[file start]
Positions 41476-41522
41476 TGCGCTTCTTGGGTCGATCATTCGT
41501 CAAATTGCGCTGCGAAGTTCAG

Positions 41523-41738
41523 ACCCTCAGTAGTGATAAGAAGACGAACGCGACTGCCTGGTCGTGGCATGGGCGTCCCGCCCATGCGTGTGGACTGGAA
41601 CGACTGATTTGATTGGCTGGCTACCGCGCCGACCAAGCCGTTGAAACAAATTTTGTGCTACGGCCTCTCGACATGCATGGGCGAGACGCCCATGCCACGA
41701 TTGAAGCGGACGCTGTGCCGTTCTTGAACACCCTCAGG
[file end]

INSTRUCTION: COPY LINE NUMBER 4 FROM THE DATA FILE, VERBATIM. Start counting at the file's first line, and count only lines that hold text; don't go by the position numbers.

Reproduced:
Positions 41523-41738